Closure of Brighton History Centre

On Saturday 30 March 2013, Brighton History Centre closed its doors to the public for the last time. It was a sad day – for staff and customers – but it also marked a turning point, a time to look to the future. Our task for the coming months is to prepare and pack the collections for their move to The Keep, which is due to open towards the end of this year.

The History Centre opened ten years ago, but its glorious location has been in use as a library and reading room – and a place of learning and reflection – for much longer. It seems appropriate, then, to spend a few moments looking back at this chapter in the building’s history, before advancing into a brave new world.

An early view of the reference library, which later became the History Centre
An early view of the reference library, which later became the History Centre

We’ve written in previous blogs about the basic chronology, when parts of the royal stables first became a public library, art gallery and museum, and about its later enlargement and remodelling.  In this post, we’re less concerned with simple timelines than with capturing the spirit of the place – as far as possible using material from our own archives.

First glimpse: an article called Some Memories of Brighton, 1897-1914, written by Alfred Cecil Piper. At his father’s instigation, Piper joined the staff of Brighton Library in 1897, aged 14. He hadn’t specifically chosen this field but, as he noted wryly, ‘in those days, children had to obey their parents.’ One of six junior assistants, his working day began at 9am and ended at 10pm, with two hours for lunch, one hour for tea and one afternoon off per week; that’s a lot of hours for a 14-year-old.

Piper describes the appointment of Brighton’s first trained librarian, John Minto, who arrived in 1902, just as the reference library was moving into the first-floor room later occupied by the History Centre. Although he was director of the museum, art gallery and library, the impression given is that books were Minto’s first love; he is said to have painstakingly reclassified the whole library ‘almost single-handed, as none of the staff was qualified to help until he had trained them.’

Minto was followed by Henry D Roberts, a key figure in the history of the Royal Pavilion estate. In his historical account of the library, museum and art gallery, published in 1908, Roberts also paid tribute to Minto, who ‘reduced a chaotic collection of books to the splendidly classified library which Brighton is now fortunate enough to possess.’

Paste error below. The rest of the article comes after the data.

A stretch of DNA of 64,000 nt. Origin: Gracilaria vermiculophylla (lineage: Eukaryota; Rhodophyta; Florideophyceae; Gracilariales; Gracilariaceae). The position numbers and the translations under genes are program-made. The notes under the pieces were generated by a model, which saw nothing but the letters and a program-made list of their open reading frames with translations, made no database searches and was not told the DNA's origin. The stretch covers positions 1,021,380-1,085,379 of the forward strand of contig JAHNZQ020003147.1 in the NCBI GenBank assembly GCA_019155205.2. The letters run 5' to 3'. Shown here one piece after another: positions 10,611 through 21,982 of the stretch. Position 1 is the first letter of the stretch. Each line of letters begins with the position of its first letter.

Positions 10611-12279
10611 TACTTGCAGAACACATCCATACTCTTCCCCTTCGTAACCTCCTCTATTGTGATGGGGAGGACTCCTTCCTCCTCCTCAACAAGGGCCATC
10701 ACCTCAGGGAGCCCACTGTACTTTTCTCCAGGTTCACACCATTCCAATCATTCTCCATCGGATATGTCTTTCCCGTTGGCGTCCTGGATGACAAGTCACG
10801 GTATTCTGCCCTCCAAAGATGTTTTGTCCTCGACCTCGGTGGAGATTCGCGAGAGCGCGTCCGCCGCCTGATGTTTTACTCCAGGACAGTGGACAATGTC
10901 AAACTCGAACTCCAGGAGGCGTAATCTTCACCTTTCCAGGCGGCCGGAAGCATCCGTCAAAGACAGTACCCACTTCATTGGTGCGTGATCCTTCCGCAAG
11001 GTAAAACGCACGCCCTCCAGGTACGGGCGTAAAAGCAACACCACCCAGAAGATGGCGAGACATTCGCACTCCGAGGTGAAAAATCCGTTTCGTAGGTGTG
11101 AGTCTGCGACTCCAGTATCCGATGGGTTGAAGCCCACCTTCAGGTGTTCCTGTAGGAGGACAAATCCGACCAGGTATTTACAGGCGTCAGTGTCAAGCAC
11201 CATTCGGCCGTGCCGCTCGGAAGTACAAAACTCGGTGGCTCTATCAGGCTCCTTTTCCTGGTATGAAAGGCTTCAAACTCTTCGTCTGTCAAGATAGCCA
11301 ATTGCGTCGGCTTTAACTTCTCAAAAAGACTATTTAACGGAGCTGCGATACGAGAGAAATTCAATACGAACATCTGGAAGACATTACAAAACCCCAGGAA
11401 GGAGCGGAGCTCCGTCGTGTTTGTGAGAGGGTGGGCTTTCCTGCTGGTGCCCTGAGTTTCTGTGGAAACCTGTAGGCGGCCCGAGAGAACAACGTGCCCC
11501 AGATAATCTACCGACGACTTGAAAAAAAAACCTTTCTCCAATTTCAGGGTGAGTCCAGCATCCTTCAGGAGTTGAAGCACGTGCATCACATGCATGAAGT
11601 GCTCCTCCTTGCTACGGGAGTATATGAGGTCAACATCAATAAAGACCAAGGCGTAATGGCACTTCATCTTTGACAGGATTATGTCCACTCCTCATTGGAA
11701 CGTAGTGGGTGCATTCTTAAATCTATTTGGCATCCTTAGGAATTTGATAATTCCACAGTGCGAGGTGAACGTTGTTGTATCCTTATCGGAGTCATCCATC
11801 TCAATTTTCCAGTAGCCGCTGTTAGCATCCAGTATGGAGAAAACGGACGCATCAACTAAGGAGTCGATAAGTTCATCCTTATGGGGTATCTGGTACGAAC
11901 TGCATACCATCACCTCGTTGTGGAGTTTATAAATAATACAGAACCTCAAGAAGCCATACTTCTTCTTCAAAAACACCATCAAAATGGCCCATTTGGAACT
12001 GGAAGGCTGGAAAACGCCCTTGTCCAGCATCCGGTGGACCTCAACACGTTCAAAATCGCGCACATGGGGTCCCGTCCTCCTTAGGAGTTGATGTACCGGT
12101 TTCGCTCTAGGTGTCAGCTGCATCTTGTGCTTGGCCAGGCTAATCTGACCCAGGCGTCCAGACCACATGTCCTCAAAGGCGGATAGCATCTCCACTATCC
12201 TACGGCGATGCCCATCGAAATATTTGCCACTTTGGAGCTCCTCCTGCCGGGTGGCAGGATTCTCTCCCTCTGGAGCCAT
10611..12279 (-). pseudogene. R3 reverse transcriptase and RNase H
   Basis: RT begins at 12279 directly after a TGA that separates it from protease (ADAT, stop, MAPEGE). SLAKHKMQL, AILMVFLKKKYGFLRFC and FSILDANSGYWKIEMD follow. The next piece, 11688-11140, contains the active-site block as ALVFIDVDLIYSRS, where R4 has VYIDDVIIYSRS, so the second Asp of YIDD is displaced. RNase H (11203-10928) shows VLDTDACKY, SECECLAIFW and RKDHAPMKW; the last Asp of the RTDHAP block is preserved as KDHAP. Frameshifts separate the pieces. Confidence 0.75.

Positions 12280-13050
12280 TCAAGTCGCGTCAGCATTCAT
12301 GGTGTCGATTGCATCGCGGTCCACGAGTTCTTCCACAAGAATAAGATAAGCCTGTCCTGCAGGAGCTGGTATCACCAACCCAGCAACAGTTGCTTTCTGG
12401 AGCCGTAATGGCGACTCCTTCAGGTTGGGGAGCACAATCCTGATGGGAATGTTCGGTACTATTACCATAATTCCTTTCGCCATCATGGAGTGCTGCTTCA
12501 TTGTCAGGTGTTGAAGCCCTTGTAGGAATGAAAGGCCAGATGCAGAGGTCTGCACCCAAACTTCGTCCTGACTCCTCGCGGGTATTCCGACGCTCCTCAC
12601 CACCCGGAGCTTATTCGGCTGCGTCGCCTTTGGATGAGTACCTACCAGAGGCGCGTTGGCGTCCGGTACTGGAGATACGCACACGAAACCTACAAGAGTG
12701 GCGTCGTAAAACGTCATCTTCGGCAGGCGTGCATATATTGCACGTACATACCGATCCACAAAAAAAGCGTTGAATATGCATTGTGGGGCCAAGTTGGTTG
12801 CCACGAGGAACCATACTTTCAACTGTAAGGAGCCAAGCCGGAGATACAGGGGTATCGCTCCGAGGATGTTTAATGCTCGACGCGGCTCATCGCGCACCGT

Advert for a talk given at the library by museum curator Herbert Toms
Advert for a talk given at the library by museum curator Herbert Toms

Roberts himself was a different sort of man and, according to Piper, ‘was more interested in the Art Galleries than in the library’. It’s certainly true that he organised some ground-breaking exhibitions of modern art in the early years of the 20th century, but he was ambitious for the library too. Services introduced during his years at the helm included visits for schools and other local groups, and a series of talks and lectures, some of them given by the influential archaeologist and curator Herbert Toms, who worked at Brighton Museum from 1897 to 1939. We take these things for granted today but 100 years ago, they were real innovations.

The library’s annual report for 1910 refers to a fine ‘Sussex collection’, underlining the importance of local material to the library and museum. Writing several decades later, former librarian Eileen Hollingdale explains that, ‘Right from its foundation, the library has always collected local history and as a result we have the richest collection in the county. We collect books, pamphlets, maps, prints, photographs, newspapers and periodicals.’ She also mentions Jimmy’s Cards, a unique index started by James Ambrose Feist, another former staff member. Many a question has been answered after a rummage through Jimmy’s Cards, and we are happy to say that this treasure trove of information will be moving with us to The Keep.

Much of our time at the History Centre was spent dealing with enquiries, and we were surprised to learn that a telephone enquiry service was set up as early as 1911. Few people would have had a phone at that time, which suggests a willingness on the library’s part to embrace new technology. Henry Roberts would no doubt have thoroughly approved of our use of email and social media, not to mention this blog, as a way of reaching out to people.

The questions we were asked ranged from the very specific or personal – Who lived in this house? Where did my ancestor die? When was this church built? – to the more general or esoteric. We have been quizzed about buildings and institutions that are long gone, about people who have shaped our city, for better or worse, and about hundreds of other subjects, from theatres, railways, trams and tourism to local politics, slum clearances, smugglers and suffragettes. The ongoing digitisation of our records has made it easier to pull different resources together – a newspaper article here, an obscure pamphlet there, perhaps a photograph, a biographical cutting, and a school magazine, too. The research has been an education in itself, and we have all learnt so much in the process.

The architecture of the Royal Pavilion estate has in the past been described as ‘in itself quite a museum’, and the History Centre’s physical environment did in some ways come to define it. But the building, however beautiful, was never the whole story. We believe that the collections will continue to inspire and educate, entertain and inform, in a very different setting.

Kate Elms, Brighton History Centre

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